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The calendar tells us it is spring. But anyone in PEI has only to look out the window to refute this fact. Mounds of snow still linger, residuals of numerous snowstorms throughout what some say was one of the longest winters they can remember. With the official spring here I would be remiss if I didn’t blog about spring in PEI of the not so distant past. After moving here, spring was one season I had forgotten about. So over time I made notes about this wonderful season. A season of awakening and new beginnings.

A Typical Spring in PEI

The last remnants of winter snow and ice has melted away. Winter boots and skis are stored away once again, and finally, spring arrives on P.E.I. After ice and snow storms ravaged P.E.I. for four months, spring is joyfully welcomed. April’s heavy rains, and rare days of sunshine bring the first vestiges of green, and new life forms appear.

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Bald Eagle                                                          Photo: Paul Arsenault Photography PEI

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Raccoons are plentiful in PEI.                       Photo: Paul Arsenault Photography PEI

The month of May arrives with small animals appearing in droves. Skunks and raccoons return, as if by magic, to steal young daffodil bulbs, or to hide in compost bins to await their next feast. Bald eagles hover overhead, ready to dive into the shallow waters to feed on fish now visible since the ice has left.

Young red fox cubs are often seen scampering across the fields hunting mice and moles that have come out of hibernation. Food is plentiful now. Mounted on windows throughout the countryside, hummingbird feeders stand replenished, awaiting their first visitors. Islanders love their wildlife! Finch birds that seemingly hibernated in some areas are back singing their spring songs on top of the feeders. They mimic our joy of seeing sunshine and some green grass.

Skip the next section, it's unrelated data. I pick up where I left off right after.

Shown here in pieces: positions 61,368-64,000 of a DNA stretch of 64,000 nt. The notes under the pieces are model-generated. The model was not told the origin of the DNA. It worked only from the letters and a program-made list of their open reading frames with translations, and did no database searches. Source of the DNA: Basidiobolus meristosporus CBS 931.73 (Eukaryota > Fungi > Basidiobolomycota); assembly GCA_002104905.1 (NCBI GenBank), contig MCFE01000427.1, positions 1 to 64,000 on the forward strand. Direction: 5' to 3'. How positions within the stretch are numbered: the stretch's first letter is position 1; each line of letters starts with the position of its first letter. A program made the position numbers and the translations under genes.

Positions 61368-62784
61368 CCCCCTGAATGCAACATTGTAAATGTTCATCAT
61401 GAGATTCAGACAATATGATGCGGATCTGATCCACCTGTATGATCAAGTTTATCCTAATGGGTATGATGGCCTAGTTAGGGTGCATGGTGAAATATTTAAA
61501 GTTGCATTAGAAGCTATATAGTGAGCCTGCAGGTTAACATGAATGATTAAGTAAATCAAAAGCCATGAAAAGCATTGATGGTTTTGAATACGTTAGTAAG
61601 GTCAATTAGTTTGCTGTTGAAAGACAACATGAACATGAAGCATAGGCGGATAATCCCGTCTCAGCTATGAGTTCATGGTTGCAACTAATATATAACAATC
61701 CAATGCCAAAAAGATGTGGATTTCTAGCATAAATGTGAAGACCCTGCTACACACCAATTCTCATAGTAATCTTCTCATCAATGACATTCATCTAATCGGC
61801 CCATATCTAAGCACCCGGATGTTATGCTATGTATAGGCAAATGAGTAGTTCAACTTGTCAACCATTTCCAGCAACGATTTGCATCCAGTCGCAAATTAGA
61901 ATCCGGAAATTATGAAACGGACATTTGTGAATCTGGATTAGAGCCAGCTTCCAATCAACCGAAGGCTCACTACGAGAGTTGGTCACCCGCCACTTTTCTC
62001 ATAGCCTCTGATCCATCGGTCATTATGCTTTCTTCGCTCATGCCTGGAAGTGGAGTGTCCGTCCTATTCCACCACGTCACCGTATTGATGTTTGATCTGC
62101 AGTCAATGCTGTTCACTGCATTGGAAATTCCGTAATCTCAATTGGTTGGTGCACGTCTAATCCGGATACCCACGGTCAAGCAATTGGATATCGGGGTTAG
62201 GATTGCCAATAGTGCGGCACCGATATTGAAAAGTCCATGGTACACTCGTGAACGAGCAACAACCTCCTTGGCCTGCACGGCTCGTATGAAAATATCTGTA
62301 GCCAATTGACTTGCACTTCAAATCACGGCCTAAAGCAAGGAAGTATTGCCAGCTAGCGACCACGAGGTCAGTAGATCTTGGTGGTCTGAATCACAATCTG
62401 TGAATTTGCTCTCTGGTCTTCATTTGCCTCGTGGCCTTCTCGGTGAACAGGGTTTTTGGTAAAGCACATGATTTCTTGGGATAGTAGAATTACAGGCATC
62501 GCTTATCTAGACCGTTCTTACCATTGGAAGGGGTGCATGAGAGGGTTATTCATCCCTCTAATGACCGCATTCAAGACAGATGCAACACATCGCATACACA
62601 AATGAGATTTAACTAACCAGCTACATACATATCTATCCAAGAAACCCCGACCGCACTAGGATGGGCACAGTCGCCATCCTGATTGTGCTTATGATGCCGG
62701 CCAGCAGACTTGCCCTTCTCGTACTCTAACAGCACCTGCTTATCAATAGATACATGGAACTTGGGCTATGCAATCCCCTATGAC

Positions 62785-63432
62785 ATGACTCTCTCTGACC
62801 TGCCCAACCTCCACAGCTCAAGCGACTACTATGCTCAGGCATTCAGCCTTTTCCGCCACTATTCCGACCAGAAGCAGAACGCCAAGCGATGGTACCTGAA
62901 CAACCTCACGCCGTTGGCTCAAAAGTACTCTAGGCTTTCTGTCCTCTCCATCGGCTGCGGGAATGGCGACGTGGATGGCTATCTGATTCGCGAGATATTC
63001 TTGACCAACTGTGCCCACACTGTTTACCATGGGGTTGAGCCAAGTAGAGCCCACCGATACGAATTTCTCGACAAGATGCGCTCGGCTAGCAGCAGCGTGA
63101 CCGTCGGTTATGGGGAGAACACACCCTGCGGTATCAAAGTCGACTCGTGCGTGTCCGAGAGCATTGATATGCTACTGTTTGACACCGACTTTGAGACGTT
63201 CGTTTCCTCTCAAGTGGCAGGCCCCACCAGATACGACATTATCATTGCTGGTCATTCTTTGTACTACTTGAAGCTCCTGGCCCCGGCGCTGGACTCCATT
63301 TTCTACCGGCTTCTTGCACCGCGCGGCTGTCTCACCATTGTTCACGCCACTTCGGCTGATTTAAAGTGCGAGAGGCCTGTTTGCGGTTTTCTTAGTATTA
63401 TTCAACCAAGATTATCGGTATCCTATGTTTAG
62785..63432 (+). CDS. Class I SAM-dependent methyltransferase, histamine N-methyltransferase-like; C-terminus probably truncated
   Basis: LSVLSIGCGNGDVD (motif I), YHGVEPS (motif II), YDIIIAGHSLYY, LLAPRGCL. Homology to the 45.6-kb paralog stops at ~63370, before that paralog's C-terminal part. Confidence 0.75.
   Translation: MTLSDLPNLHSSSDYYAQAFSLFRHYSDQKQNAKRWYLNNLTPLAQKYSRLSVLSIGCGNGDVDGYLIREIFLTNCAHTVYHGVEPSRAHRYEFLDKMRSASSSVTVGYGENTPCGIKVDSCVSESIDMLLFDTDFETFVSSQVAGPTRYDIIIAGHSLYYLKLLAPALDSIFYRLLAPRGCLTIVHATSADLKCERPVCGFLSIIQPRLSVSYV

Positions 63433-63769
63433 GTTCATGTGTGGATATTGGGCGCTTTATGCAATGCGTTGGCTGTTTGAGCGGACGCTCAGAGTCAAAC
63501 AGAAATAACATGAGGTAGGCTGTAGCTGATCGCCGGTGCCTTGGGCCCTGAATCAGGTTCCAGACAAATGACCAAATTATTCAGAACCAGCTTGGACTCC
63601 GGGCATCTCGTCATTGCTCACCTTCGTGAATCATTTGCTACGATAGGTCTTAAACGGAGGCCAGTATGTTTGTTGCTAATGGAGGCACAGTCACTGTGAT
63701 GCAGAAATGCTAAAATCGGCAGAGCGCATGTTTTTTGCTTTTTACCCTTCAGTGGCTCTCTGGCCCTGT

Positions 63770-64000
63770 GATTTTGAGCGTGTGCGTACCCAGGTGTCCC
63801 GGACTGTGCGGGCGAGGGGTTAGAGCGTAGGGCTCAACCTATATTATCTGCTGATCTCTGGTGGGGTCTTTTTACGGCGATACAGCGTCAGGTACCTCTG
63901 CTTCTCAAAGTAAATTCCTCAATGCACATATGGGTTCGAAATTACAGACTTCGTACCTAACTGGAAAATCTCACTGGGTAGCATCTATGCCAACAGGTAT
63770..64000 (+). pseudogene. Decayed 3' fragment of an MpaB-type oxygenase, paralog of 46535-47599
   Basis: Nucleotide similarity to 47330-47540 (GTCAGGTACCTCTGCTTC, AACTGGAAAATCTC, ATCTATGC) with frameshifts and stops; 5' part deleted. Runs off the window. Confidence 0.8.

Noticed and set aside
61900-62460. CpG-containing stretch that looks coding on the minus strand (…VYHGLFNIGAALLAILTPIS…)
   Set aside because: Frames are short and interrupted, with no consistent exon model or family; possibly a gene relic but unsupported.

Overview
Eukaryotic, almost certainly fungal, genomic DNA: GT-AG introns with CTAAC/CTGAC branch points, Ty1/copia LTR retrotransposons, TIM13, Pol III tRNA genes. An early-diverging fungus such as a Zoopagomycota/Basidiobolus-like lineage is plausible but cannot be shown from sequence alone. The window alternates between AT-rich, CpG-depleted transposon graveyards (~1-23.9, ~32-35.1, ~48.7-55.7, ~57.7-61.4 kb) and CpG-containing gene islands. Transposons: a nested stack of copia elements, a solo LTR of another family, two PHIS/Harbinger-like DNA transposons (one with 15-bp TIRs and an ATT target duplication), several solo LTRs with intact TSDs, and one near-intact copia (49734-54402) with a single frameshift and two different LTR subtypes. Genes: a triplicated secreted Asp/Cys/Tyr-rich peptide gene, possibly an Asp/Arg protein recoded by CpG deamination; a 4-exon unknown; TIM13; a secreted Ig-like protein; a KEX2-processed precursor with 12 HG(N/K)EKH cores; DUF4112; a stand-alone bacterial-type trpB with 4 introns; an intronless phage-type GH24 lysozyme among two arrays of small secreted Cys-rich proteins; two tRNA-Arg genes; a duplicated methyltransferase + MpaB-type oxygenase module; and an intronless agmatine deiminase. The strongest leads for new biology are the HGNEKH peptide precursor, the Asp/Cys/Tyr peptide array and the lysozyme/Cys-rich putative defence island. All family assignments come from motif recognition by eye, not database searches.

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A young fox cub ready for play.                  Photo: Paul Arsenault Photography PEI

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Squirrels and bluejays often compete for the same food.                         Photo: ELR

Canada Geese dot the cornfields and hay fields feasting in preparation for their young. Ganders stand at attention making their arrivals known with incessant honking. Squirrels and Blue jays fight over nuts and sunflower seeds heaped in feeders.

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A Blue heron swoops in for a landing on the shores of the Montague River where fish are plentiful. A welcome sight, they signal the official arrival of spring in P.E.I.

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A Blue Heron is almost invisible in these surroundings.                                         Photo; ELR

Fiddleheads (young fern not yet unfurled); now abundant near damp and mossy low lying areas are a delicacy for those who relish the earthy flavor of this natural wild growing plant. Fiddleheads are rich with nutritional value and if I was to liken them to anything, I would say they taste like spring!

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Fiddleheads about to unfurl!

In the woodlands of Naufrage, near streams rich with damp soil, other delightful signs of spring are sprouting. You might mistake this wildflower with its large bright conspicuous leaves for buttercups, but a closer inspection of this five-petal flower reveals leaflets similar to a strawberry plant. The “Silverwood” wildflower is related, as they are both of the rose family. This plant provides seeds for small birds and mice and is named for this silvery underside of the leaves. The leaves were believed to relieve the pain of sore feet, if stuffed into the soles of your shoes.

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Silverwood flower commonly found near streams.                                             Photo: ELR